A Regional Artistic Tradition Which Is Very Much Still Alive

A Regional Artistic Tradition Which Is Very Much Still Alive

13/05/2023     General News

East Anglian art has a very long heritage – one which is still evolving to this day, says Marc Knighton.

With its big skies, picturesque countryside and pure light, it is little surprise that East Anglia acts as a magnet for artists – and it has always held that allure.  The result is a rich heritage of East Anglian art, a heritage which is increasingly recognised around the world – and is leading to strong demand for works from our regional artists, both contemporary and long-gone.

East Anglia has produced some fantastic artists across the centuries, and its reputation as a hub for painters in particular has always led to others being attracted to live and work here. 

Our region has produced some of the greatest artists across the years, from the leading lights of the Norwich School such as Crome and Cotman, to turn-of-the-century giants like Constable, Munnings and Seago.

We should be really proud that our region has gained a reputation worldwide for producing top-quality visual art, and this is reflected in the prices being achieved in the auction room, as well as the increasingly wide geographical spread of buyers for such work.

Four times a year, the eyes of the art world (and I do mean world, because online bidding means it’s a truly international audience nowadays) turn on Norfolk, when the most important sale of works of art by East Anglian artists takes place in the county. 

Keys’ East Anglian Art Sales have become the most important auctions of such works, and are acknowledged amongst both collectors and dealers as the main event for sourcing East Anglian art.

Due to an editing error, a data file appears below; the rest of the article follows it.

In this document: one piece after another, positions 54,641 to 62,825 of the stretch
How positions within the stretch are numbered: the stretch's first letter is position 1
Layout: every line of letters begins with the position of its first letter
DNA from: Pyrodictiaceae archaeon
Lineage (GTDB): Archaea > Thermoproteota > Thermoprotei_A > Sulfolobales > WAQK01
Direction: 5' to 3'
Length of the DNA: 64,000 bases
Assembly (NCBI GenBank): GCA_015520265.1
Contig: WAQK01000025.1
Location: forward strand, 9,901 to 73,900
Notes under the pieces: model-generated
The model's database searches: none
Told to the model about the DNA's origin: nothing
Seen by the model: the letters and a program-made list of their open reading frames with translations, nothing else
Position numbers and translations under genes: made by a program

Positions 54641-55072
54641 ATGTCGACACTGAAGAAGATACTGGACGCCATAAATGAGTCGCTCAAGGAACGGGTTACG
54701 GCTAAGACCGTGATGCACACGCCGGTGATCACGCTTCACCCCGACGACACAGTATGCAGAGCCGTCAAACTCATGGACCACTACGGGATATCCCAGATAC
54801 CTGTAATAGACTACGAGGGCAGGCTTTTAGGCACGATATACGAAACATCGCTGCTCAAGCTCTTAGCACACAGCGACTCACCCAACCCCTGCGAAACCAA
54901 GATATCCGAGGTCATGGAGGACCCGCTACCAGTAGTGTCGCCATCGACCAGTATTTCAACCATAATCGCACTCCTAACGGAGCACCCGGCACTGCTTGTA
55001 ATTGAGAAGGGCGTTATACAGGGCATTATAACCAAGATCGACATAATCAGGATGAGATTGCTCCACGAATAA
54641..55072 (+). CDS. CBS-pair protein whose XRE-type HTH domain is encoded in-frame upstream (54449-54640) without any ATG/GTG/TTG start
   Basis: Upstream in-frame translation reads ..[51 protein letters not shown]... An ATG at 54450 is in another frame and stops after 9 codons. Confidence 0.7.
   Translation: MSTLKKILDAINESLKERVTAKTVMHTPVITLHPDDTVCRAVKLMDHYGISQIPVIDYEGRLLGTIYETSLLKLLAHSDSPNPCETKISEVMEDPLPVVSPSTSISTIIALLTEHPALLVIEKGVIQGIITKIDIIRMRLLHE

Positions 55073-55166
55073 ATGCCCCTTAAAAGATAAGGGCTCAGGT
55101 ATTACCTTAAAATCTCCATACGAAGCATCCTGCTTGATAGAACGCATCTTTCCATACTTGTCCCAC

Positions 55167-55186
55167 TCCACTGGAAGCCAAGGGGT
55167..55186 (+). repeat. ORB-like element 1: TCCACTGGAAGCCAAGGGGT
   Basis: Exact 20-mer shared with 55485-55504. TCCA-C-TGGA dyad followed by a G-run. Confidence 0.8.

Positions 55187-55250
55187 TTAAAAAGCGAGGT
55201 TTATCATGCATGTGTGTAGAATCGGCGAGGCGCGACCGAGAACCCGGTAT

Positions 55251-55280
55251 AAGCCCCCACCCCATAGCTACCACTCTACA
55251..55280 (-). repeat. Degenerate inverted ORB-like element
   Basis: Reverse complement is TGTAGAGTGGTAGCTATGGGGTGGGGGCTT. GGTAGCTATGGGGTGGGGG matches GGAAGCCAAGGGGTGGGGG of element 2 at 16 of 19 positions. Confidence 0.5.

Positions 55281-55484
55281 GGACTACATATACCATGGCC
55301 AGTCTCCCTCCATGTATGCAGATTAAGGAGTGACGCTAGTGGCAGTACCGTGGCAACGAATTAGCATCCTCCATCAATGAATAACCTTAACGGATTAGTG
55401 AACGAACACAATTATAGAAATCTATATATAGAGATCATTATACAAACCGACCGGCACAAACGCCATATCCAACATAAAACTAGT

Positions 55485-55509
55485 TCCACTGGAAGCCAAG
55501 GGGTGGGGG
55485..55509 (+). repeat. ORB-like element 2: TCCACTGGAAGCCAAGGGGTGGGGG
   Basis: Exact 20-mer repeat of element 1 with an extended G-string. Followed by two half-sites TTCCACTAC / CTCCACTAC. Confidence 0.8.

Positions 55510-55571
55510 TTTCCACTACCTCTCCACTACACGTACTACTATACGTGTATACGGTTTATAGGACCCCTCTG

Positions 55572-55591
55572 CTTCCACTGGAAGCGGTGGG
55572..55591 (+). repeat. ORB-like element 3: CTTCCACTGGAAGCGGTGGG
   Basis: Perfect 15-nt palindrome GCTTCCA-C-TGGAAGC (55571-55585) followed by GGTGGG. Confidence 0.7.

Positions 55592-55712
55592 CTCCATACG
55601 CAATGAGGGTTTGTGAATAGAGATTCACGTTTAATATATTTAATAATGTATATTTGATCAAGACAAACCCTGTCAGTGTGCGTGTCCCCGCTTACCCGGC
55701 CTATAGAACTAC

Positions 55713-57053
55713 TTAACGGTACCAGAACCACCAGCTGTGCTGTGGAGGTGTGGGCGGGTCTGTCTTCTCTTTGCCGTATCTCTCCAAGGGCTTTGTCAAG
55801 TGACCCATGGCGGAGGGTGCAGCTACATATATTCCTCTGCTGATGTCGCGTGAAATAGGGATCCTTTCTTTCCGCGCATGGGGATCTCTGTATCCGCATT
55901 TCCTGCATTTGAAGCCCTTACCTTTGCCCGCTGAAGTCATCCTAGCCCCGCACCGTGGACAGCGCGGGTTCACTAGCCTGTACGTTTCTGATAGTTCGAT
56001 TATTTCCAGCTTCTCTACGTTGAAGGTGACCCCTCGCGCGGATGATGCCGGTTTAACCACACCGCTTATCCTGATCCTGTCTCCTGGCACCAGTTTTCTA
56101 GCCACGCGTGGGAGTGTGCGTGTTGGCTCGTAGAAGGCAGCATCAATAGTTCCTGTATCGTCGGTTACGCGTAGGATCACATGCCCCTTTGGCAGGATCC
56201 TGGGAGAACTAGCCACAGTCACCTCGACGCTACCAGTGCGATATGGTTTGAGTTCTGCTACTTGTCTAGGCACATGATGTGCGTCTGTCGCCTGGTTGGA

Of course, the star names of the past will always be in demand; bidders will always clamour for works by Campbell Mellon, Arnesby-Brown and Eloise Stannard.

What sets East Anglian art apart though is the level of demand at all levels, from the stars, through the Norwich School artists such as Crome and Cotman, to Norwich 20 group members such as Leslie Davenport and Henley Curl.

But perhaps the most striking change in recent years has been the huge increase in interest in more contemporary East Anglian artists.  Works by high profile present-day painters such as Colin Burns, Ian Houston, Jack Cox and Maggie Hambling are among the most sought-after lots in today’s East Anglian Art Sales.

We shouldn’t be surprised at this.  The factors which have always attracted artists to East Anglia – the light, the big skies, the peaceful quality of life conducive to creativity – are all just as relevant as they were back in 1803 when the Norwich Society of Artists was established by John Crome and John Sell Cotman.

Although pictures by the ‘big names’ can sell for thousands and even tens of thousands, there are plenty of contemporary artists whose works can be picked up at more accessible prices, and these may indeed be the classics of the future.

The nice thing about our East Anglian Art Sale is the mixture of people buying.  What you might call serious collectors rub shoulders with private buyers who simply want something to hang on their wall at home.  It is telling that this is our most attended sale during the year, with a higher proportion of buyers in the room (as opposed to bidding online) than for any other sale.

What are they looking for?  What does particularly well?  Obviously the well-known artists will always attract attention, but the subject matter is important in determining demand as well.  If people recognise or can relate to what is in the picture, its value will be higher; for example, paintings of Norwich by Arthur Davies always sell well, as do the Broadland views of Stephen John Batchelder.

It is all too easy to glory in our past; what is especially pleasing is that the tradition of East Anglian Art is still being created today, and our region is still a major powerhouse for British art.

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